Researcher Spotlight: Natural fibres expert Associate Professor Rangam Rajkhowa

Associate Professor Rangam Rajkhowa.

Institute for Frontier Materials Associate Professor Rangam Rajkhowa was involved with a start-up and industry before the quest for scientific investigation brought him into academia – now he is developing research that is transforming lives.

‘I started in research even before starting a research degree and taking up a formal research position,’ Assoc. Prof. Rajkhowa says.

‘I was attracted to scientific investigations from an early stage. Soon after my Bachelor degree in Textile Technology, I started to research natural fibre development – bast fibres and silk – with a chemical engineer to start an entrepreneurial business.

‘This prompted me to do a PhD to take a formal approach to research. Innovations in product development and sustainability are key inspirations for my research.’

Now, he leads the silk and natural fibre particle stream of research at IFM. His team has expertise in fibre science, textile engineering, chemistry, biotechnology, microbiology, and engineering and works on diverse interdisciplinary projects.

One such project was the development of a silk-based membrane to repair a perforated ear drum – in partnership with the Ear Science Institute Australia. The ‘Cleardrum’ device addressed key limitations of existing graft materials by offering an off-the-shelf product in place of additional surgeries.

‘We are also researching other silk-based biomaterials to address challenges of middle ear implants and for sustained drug delivery,’ he says.

‘Our work is in partnership with Ear Science Institute Australia and jointly we have received many national and international grants. This work has significant social impact as up to 330 million people suffer from chronic middle ear disease each year with up to 200 million people suffering significant hearing loss.

‘There are an estimated 28,000 deaths attributed to complications of the condition each year. In Australia middle ear disease is particularly high in children (up to 25 per cent in some locations) and Indigenous communities. Untreated, the condition can lead to significant hearing loss and other more serious complications such as facial paralysis, brain infections and, ultimately, death.’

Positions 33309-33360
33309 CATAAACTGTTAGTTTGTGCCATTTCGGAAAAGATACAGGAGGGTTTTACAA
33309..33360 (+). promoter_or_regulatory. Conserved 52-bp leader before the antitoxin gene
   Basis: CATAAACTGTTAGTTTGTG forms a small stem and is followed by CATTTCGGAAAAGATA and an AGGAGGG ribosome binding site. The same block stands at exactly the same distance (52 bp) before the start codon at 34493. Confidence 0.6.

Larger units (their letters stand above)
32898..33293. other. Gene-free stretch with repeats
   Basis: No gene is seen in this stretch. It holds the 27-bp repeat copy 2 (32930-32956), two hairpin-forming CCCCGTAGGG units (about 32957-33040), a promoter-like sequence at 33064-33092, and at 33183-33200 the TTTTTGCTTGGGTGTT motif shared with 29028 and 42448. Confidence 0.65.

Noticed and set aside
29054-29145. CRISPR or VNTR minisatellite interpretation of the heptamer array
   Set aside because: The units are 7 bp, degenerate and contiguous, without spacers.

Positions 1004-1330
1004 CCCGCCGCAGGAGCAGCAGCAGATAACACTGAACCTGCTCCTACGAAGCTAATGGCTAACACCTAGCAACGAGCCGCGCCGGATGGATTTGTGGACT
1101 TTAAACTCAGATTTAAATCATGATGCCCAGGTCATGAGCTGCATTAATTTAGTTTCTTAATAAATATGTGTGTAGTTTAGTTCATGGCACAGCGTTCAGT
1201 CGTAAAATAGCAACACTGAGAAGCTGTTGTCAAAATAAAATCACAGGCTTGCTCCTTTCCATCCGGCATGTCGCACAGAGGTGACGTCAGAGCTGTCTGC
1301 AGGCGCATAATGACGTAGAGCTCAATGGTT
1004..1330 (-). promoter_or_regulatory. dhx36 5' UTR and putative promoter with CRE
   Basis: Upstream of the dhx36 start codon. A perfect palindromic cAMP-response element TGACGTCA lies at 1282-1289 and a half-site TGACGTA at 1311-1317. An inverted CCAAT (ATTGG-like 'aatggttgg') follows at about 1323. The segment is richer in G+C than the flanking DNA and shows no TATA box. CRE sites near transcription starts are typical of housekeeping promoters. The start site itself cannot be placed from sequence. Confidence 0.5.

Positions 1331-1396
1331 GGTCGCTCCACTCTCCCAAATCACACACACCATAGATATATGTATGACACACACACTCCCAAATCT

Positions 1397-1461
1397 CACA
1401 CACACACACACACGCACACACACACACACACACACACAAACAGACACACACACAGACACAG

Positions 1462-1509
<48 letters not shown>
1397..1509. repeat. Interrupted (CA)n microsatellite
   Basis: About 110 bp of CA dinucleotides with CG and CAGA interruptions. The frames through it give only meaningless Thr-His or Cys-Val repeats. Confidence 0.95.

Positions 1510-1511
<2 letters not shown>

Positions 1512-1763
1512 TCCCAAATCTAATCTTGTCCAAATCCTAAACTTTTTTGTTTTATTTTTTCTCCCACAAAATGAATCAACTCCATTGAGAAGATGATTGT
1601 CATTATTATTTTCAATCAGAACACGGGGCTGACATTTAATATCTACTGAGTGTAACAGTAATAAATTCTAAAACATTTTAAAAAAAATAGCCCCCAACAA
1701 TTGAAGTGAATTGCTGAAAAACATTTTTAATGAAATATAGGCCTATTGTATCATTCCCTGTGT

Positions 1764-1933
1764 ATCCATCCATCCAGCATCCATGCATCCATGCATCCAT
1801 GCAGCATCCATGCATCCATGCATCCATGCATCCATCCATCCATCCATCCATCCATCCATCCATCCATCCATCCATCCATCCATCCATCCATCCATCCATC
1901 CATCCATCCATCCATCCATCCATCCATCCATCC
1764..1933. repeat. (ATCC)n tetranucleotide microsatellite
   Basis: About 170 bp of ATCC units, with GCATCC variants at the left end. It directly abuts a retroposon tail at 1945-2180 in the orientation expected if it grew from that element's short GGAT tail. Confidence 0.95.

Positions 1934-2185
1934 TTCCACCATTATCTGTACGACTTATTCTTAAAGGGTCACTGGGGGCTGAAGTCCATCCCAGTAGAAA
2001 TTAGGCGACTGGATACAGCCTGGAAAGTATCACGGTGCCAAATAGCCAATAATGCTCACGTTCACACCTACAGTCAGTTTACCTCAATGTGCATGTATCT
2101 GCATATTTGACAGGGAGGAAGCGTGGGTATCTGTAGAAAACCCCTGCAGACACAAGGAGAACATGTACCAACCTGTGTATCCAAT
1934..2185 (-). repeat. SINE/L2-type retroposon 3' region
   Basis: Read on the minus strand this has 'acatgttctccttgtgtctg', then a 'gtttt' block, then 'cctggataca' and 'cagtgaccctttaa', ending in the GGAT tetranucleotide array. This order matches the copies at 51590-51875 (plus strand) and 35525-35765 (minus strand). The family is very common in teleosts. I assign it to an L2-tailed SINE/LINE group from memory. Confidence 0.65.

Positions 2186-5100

He was also part of the team that received the H&M Foundation Global Change Award in 2017, for their work producing coloured particles from old denim to be used for coloration of new denim.

‘It has huge impact on environment and society,’ Assoc. Prof. Rajkhowa says. ‘We are working on further development into fibre particle-based pigments for various applications.

‘I am developing natural fibre based picketing emulsifiers to replace harmful chemical emulsifiers that have significant impact on biomedical, food and personal care industry as many products contain synthetic emulsifiers not ideal for human health and potentially harmful.

‘While we do research on fundamental knowledge, my ultimate aim is to see products and applications that make a real-life impact, that are able to be manufactured commercially and sustainably and are appreciated by society. This is what drives me each day.

‘There is also huge satisfaction to train and develop highly skilled researchers for the future through PhD supervision and guiding young researchers and their success in life and contribution to science and society.’

Associate Professor Rangam Rajkhowa leads the silk and natural fibre particle stream of research at IFM. His team has expertise in fibre science, textile engineering, chemistry, biotechnology, microbiology, and engineering and works on diverse interdisciplinary projects.

He says now more than ever, research into natural fibres is essential.

‘Natural fibres will play a significant role in our future due to the challenges of climate change and the foreseeable reduction of non-degradable fossil fuel based synthetic fibres,’ he says.

‘Innovations will see wider uses of bio-based fibres to reduce fossil fuel-based fibres. Specifically, natural fibre research needs to address, firstly, sustainable production and processing into textiles.

‘Secondly, new products and applications beyond textiles for smart applications. And thirdly, develop technologies and applications to use natural fibre wastes generated by industry and consumers, and preventing them going to landfill. By diverting waste out of landfill we can create new value in this waste.

‘Though many research groups and industry work on extraction and processing challenges, there is a huge need for research into new applications and use of fibre wastes for innovative applications.

‘We are leading research internationally in some of these areas particularly the use of fibre wastes to develop particles and fibrils for smart applications. Our research is therefore vital for long-term sustainability of the natural fibre industry and for greater good of our environment.’